Kool and the Gang.

Earth, Wind and Fire. Rick James. The Commodores. These were all big names back in the ’70s and ’80s—people who created music that made people want to dance.

However, no act made people want to celebrate more than Kool and the Gang. The R&B and funk band made numerous songs that became disco staples—and the group is still going, with four original members among the current 12-piece band.

Kool and the Gang will be performing at Spotlight 29 this Saturday, March 25.

During a recent phone interview with Robert “Kool” Bell, one of the topics we discussed was the group’s 1979 hit “Ladies Night,” which has been featured in many films, and is used by Eagles of Death Metal as an intro song at some concerts. Bell said he did not expect the song to become such a big hit.

“I’m happy that it did, but I’m surprised to some degree,” Bell said. “That came about back in 1979, when my wife and I were hanging out in New York, and we noticed some of the clubs such as Studio 54, they all had a ladies’ night on the weekend. When we decided to get a new lead singer, who was James “J.T.” Taylor, we were putting together the album. George Brown, who is one of the songwriters in the band, he had the music and was looking for a hook on the concept. I said, ‘Why don’t we go with ladies’ night, because every weekend has a ladies’ night around the world?’ So, we started working on the hook, and it was perfect. It became our first single with a new lead singer.”

Bell listed what the band members would like to be remembered for down the line.

“Our music, the songs we have written and the fact we were able to stay together for over 50 years,” he said. “We still have four of the original eight members of the band; four have passed away. If you work together and you decide to resolve your problems—because there are always problems in a group that you have to work out, and we have been able to do that—(you can). So, I’d say we’d like to be remembered for working hard, staying together, staying united together and being successful.”

During Van Halen’s 2012 U.S. tour, Kool and the Gang were asked by Van Halen frontman David Lee Roth to open.

“When that first came up, people were scratching their heads, of course, and couldn’t figure that one out: How is Kool and the Gang going to go on tour with Van Halen?” Bell said. “David Lee Roth was in London when we did the Glastonbury Festival. That weekend, it was Coldplay, U2, and it was all rock ’n’ roll. He saw us. They were getting together for their 40th anniversary tour and had just brought back David Lee Roth. He said, ‘I just saw Kool and the Gang at Glatonbury, and they rocked the house. That’s who I want to be our supporting act.’ They were like, ‘Are you sure?’ He was like, ‘Yeah, those guys back in the ’80s had “Celebration,” and we had “Jump.”’ Back in the ’70s, he used to play ‘Jungle Boogie’ and ‘Funk Yourself’ in the clubs. I didn’t know any of this. He thought it was a perfect match.”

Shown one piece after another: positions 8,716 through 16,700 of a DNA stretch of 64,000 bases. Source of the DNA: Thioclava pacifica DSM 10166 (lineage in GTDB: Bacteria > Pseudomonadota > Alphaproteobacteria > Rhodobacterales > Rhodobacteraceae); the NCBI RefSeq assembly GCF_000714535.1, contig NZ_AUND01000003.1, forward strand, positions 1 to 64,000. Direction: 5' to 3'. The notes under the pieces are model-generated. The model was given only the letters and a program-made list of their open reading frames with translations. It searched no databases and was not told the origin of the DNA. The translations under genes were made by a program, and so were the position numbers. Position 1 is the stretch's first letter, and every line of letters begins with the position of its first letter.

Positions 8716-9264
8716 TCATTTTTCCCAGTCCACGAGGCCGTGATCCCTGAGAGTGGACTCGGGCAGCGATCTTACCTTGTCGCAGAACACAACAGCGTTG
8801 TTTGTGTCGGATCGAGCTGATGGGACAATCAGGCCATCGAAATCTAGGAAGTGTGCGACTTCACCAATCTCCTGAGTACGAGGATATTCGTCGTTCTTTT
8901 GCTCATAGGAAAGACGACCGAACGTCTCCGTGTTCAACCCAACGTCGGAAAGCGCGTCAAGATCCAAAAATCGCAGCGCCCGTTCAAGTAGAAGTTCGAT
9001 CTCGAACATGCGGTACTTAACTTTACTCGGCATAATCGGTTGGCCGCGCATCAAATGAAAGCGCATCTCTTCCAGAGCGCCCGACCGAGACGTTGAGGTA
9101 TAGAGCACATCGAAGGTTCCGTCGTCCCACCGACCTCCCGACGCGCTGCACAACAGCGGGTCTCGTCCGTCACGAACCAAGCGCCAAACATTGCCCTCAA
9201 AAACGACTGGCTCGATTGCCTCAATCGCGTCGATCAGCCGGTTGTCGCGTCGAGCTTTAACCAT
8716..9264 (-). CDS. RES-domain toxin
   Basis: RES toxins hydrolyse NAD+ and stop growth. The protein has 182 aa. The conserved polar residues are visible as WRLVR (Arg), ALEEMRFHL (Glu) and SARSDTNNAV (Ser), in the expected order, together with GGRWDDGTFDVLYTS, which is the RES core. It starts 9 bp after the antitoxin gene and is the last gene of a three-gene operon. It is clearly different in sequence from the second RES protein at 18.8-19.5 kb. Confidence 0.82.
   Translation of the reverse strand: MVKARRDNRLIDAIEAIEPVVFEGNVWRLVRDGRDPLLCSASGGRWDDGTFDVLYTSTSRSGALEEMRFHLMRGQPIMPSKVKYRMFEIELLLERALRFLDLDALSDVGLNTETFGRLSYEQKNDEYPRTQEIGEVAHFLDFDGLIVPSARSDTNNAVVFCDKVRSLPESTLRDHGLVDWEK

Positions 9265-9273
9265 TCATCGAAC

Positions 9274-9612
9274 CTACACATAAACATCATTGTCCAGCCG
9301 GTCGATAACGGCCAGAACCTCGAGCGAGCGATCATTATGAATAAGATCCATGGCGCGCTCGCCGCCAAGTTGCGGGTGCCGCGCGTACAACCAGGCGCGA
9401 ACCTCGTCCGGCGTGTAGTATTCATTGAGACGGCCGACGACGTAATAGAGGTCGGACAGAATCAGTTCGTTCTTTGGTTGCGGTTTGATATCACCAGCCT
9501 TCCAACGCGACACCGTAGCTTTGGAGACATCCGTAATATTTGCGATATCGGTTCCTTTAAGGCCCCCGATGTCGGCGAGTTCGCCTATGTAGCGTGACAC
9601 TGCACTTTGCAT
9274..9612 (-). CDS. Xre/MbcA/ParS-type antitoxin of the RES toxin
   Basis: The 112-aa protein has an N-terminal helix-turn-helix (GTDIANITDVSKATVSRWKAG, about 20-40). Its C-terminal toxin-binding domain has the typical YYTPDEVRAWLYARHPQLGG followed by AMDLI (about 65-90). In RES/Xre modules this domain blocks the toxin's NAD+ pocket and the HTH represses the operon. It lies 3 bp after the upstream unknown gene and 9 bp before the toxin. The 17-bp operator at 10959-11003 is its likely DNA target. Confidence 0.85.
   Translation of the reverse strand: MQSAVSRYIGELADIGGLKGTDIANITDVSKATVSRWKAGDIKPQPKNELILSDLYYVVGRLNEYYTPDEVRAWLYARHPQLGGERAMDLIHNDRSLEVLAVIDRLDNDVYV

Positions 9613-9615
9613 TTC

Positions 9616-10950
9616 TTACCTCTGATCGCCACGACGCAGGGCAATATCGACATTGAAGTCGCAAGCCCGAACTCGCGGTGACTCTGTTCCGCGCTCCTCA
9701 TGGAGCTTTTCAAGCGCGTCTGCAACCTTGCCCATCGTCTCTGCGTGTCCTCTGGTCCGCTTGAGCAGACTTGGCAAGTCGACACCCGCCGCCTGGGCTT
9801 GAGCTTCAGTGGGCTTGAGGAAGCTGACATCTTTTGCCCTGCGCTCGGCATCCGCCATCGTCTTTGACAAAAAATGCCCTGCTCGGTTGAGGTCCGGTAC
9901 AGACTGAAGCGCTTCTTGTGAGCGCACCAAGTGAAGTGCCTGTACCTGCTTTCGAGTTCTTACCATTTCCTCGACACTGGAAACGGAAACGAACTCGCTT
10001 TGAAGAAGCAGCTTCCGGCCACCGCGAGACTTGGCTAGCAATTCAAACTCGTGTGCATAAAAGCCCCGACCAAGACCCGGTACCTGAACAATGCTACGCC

But Bell wasn’t sure about the idea at first.

“He told me that 50 percent of his audience are ladies,” Bell said. “I said, ‘Oh yeah? I thought it was all hard rockers.’ He said, ‘You guys wrote “Ladies Night,” so let’s go out and have a party.’ We did that for 42 cities.”

A Van Halen tour isn’t the only strange place the members of Kool and the Gang have found themselves.

“We played in Algeria. We were doing festival at some Roman ancient ruins,” he said. “We were leaving the hotel and had to go through this little town, and our escorts in this little town were carrying guns for protection. We’re going through the city, looking up through the buildings and all that. We finally got out to the gig, and it was beautiful, because it was at this beautiful Ancient Roman coliseum. The people loved it, but that was strange. You understand what I’m saying? Algeria!”

Kool and the Gang just released a new single, “Sexy (Where’d You Get Yours?),” and the group has some other new things coming in the near-future.

“(The single) has a bit of a young sound,” Bell said. “We’re always identified by our horn section. On the other side of the fence, we’re working on a book and a documentary. These should be out in the next couple of years.”

While you could sit at home and watch a Kool and the Gang concert on the Internet, trust me: It’s worth going and seeing them in person.

“A lot of our shows now are up on YouTube and the whole social media thing, but we do a segment of the ’70s in our show, and then most of the other songs are the hits of the ’80s,” Bell said. “We try to do a high-energy show, and we try to please our audience.”

Kool and the Gang will perform at 8 p.m., Saturday, March 25, at Spotlight 29, 46200 Harrison Place, in Coachella. Tickets are $45 to $65. For tickets or more information, call 760-775-5566, or visit www.spotlight29.com.

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Brian Blueskye

A native of Cleveland, Ohio, Brian Blueskye moved to the Coachella Valley in 2005. He was the assistant editor and staff writer for the Coachella Valley Independent from 2013 to 2019. He is currently the...